Benefit, which is a top performer in the eyebrow category, is “very strong in travel – they have a lot of grab-and-go items and really unique travel retail sets. They have a really strong strategy for travel,” he says.
Since last year, Bona has also been proud to work with Rituals, another hot brand. This innovative, home and body care brand has disrupted the beauty sector and sparked a whole new category of wellness-related beauty. “These types of lower-priced products do well in travel retail – the category has been underdeveloped in travel retail. L’Occitane has a very strong position, and now you see other players introduced within this category,” he says.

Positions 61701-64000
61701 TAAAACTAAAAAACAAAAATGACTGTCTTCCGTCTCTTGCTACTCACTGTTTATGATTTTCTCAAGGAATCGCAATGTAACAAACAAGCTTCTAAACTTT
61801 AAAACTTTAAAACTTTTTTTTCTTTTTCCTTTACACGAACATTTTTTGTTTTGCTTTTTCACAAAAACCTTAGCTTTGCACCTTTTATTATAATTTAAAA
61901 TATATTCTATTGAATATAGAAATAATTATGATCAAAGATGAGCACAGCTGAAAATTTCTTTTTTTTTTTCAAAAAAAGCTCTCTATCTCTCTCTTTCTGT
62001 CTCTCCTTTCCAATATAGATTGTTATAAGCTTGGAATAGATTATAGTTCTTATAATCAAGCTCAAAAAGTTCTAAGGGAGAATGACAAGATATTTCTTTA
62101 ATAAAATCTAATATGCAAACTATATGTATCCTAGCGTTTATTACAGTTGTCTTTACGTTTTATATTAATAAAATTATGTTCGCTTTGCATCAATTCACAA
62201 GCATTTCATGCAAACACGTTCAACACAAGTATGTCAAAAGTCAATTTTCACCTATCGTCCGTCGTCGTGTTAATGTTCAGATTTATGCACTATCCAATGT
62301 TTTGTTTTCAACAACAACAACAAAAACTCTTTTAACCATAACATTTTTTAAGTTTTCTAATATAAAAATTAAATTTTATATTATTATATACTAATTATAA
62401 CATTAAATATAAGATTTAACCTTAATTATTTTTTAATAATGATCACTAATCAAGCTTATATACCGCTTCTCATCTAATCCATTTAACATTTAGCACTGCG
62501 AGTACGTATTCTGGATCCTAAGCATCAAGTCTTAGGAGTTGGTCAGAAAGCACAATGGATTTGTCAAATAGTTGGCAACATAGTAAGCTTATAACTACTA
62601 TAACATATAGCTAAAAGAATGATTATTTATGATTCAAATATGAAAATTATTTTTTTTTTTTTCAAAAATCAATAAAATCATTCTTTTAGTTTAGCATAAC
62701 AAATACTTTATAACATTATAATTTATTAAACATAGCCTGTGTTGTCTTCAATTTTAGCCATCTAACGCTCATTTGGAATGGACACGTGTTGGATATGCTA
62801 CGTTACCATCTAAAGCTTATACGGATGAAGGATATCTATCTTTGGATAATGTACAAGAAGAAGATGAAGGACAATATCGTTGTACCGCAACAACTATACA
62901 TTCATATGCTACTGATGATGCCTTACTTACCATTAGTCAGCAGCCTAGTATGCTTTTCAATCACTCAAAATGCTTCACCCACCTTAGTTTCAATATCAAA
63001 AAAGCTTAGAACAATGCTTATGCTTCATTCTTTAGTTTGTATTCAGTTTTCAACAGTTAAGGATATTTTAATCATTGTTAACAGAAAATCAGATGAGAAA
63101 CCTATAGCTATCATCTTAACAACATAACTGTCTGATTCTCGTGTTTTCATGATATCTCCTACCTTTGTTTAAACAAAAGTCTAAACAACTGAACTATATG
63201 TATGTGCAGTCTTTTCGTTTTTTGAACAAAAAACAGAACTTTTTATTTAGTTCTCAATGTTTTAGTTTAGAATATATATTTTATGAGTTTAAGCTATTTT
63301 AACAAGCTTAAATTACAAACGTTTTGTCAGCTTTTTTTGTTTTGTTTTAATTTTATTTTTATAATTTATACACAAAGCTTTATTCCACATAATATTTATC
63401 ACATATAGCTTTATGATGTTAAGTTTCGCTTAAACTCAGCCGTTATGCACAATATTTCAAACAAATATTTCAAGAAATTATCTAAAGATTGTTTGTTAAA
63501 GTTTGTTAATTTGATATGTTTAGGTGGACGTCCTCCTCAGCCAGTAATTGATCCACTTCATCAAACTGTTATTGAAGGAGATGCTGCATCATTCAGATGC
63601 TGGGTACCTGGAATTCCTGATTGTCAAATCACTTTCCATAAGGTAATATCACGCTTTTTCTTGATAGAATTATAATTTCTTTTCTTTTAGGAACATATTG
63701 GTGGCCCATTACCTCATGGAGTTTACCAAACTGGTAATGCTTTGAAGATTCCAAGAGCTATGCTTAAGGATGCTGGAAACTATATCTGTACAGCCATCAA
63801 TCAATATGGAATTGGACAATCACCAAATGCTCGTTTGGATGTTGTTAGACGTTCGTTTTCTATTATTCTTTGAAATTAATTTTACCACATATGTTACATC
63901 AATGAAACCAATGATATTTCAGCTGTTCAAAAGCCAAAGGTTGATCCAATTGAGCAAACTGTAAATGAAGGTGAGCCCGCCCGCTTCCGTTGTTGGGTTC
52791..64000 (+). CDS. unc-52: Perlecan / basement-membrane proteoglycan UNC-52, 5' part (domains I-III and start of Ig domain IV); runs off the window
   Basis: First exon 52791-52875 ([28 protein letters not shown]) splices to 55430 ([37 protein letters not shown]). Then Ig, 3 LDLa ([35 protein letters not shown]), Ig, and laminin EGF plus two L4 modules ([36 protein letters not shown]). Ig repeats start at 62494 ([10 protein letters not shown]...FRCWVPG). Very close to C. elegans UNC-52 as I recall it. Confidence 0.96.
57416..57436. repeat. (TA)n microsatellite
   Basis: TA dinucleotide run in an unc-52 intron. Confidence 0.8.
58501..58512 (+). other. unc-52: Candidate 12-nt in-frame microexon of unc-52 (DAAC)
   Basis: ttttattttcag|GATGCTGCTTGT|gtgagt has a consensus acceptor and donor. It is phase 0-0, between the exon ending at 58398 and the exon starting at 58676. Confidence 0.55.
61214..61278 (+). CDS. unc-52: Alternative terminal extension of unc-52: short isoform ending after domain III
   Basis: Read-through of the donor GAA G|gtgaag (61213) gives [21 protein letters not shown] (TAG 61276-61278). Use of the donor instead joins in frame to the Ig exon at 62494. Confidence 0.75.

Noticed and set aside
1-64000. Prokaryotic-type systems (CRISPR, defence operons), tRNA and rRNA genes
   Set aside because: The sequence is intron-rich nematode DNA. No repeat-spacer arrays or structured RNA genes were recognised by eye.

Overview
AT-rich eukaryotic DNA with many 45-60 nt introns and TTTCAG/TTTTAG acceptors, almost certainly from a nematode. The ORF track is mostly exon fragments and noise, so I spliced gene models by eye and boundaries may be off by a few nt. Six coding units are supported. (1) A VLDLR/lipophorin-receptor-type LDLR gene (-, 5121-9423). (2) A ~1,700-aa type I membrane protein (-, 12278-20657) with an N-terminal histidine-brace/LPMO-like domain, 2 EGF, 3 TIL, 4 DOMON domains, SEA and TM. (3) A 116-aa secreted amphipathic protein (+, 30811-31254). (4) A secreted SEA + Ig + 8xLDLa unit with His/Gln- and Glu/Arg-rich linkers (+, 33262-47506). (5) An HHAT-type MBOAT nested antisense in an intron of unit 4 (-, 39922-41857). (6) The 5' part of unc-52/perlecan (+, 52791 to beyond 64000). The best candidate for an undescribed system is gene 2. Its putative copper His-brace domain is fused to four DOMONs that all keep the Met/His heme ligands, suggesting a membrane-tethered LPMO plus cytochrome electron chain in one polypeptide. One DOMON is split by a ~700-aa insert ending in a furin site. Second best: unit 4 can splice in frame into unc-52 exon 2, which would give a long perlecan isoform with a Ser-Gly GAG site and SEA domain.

Looking to the future, Essence Corp is “looking for more makeup brands and more specialty skincare” to join its robust portfolio. He adds: “In the Americas, retailers are looking for young makeup brands that are disruptive, that are strong on social, that are popular with celebrities. In North America they’re looking for specialty skincare or skincare that’s very well known with a hero sku.”
Bona is quick to point out that the company devotes the majority of its energy to its existing brands and serving loyal customers. “That being said, we always listen to what the market needs and we try to search for brands that would complement our portfolio nicely. Rituals is a great addition to our portfolio, and we’re able to add it to our very strong fragrance portfolio – like Interparfums and Euroitalia – and they don’t compete for the same type of market share. Skincare and haircare would be a very nice complement to that. We’re not actively looking for more fragrance brands.”